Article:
Local concert organisers can do better
THE time is quarter to summer, so social and cultural events and concerts are in full swing. Besides the annual award ceremonies or end-of-year functions, I want us to focus on musical or entertainment concerts. It is always refreshing to see artists or event organisers doing the most in terms of stage design or inviting international acts to grace their stages, but they never get it quite right.
There is always a flop in one way or another, it’s really trying to see. As a media practitioner, I know where my confines are when I am at a concert, but if I cannot do my job right and you end up mistreating me in any way shape or form, then as an event organiser, you do not know the value of good communication and may need to hire a new communication team, but that’s a story for another day.
However as an ardent festival goer, my experience should be one you should value and appreciate. People attend concerts because they enjoy belonging to a community with similar interests, indeed it is not only listening together but also the opportunity to discuss and critique among friends which makes the live music experience preferable to sitting at home with a recording or the radio.
We also want to have fun, but sometimes local show organisers make it hard. I mean, at first it was security, but now it seems like the Safety and Security Ministry is finally interested in protecting festival goers. So security is not that big of a deal anymore.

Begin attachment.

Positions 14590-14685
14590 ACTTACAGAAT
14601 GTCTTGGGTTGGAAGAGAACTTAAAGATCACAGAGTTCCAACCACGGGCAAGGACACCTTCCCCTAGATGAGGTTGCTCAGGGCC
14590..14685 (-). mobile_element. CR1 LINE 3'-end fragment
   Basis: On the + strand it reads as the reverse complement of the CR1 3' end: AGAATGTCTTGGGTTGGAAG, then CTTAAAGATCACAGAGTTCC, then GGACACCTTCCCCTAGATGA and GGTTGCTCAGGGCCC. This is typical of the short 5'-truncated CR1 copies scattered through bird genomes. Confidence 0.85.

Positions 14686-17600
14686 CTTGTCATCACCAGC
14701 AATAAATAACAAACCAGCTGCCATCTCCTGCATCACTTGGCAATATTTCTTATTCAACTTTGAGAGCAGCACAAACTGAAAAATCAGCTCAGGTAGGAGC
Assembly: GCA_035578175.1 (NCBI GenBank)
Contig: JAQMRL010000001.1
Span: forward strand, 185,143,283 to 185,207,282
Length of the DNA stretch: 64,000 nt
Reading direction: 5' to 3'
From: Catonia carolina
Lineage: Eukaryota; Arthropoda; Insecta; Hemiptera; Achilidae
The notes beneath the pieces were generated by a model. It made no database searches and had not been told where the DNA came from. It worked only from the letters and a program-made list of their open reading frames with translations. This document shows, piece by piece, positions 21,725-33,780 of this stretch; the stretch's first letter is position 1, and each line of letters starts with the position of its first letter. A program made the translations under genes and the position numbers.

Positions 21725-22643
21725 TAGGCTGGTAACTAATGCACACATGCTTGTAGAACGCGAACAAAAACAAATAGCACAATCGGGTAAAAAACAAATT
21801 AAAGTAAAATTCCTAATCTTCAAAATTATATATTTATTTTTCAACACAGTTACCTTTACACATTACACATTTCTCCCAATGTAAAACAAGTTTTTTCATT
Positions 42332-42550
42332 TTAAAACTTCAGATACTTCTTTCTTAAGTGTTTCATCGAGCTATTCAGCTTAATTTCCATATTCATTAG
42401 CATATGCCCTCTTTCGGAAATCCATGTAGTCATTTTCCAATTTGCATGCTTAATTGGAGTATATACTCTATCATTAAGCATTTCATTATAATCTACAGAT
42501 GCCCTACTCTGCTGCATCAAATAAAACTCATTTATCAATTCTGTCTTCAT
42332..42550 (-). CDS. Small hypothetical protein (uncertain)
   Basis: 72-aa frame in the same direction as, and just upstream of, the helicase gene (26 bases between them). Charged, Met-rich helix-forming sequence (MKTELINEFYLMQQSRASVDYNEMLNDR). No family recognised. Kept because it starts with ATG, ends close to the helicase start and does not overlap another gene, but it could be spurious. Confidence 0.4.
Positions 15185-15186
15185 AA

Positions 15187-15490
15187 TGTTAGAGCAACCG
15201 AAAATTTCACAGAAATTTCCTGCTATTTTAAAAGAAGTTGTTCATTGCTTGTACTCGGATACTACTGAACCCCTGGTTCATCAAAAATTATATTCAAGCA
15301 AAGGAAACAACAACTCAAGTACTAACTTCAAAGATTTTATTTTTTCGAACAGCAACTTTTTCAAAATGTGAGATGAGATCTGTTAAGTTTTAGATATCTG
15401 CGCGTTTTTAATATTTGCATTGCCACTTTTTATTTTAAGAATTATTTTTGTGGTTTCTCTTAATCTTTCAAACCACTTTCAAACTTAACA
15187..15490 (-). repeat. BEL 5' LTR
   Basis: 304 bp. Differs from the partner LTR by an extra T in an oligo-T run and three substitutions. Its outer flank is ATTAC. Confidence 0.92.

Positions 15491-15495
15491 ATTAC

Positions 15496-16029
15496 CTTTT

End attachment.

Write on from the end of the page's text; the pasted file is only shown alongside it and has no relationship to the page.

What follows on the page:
I just have a problem with the overall set-ups, programmes, and timing of performances, food and beverage services, as well as the lack of quality sound and unfriendly staff.
Event organisers should know that one key industry secret to a successful live music show is that it should be planned out to the very last detail. Many people think that the best live shows are the ones at which the artist goes ballistic and does their own thing, and that carefully planning a concert would suck the freedom out of the show. No, it is imperative to plan.
As the saying goes, “If you fail to plan, you plan to fail”.